The cotton market is elevated Friday as word that President Trump will meet with the Chinese negotiators has boosted most markets. Prior to this improvement, the Chinese were set to leave late Thursday as no real positive breakthrough had happened. Then, President Trump tweeted late yesterday he would be meeting with the Chinese negotiators.
Now there is some sort of expectation the U.S. and China may sign a “skinny deal”, perhaps allowing China to purchase U.S. farm products. However, failure to arrive at “something” today most likely will result in President Trump hitting China with another round of tariffs come October 15.
USDA lowering of the 2019 crop by some 150,000 bales is being met with skepticism out in the hinterlands. It would seem all the high heat and doughty conditions that hit the market late summer would have caused more lost production than the government indicates. However, history suggests USDA tends to spread out crop losses over several reports to dampen the blow to the market. Thus, the November and December supply-demand reports will be hugely critical.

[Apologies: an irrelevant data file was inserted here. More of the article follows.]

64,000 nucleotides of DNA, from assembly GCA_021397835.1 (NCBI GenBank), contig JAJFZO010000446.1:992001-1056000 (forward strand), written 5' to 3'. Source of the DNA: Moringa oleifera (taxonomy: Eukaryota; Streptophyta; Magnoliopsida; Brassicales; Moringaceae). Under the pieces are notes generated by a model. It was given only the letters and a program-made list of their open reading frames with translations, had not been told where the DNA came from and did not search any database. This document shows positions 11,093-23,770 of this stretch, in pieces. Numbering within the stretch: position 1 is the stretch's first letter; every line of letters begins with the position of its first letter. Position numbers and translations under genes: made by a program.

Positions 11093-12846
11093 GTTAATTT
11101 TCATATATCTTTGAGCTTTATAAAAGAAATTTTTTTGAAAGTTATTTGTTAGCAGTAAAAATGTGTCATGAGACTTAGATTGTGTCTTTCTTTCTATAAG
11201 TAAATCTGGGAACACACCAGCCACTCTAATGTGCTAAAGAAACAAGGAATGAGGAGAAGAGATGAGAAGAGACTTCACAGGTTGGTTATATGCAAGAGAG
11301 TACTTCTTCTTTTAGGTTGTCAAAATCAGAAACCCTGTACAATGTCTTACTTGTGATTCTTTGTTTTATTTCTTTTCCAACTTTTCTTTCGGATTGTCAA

New weekly export sales were 188,000 for 2019/2020, and a net negative amount of minus 5,300 bales for 2020/2021. The combined result was 183,500 bales. As of October 3, cumulative sales stand at 58% of USDA’s forecast versus a five-year average of 49.7% sold.
Texas is expecting to feel low to freezing temperatures this weekend. No doubt some damage will be done, but given reduced plantings in the Panhandle, crop loss may not be as great as in seasons past.
For today, support for December cotton stands at 61.00 cents and 59.50 cents, with resistance lurking at 63.00 cents and 63.45 cents. Overnight estimated volume is 5,904 contracts.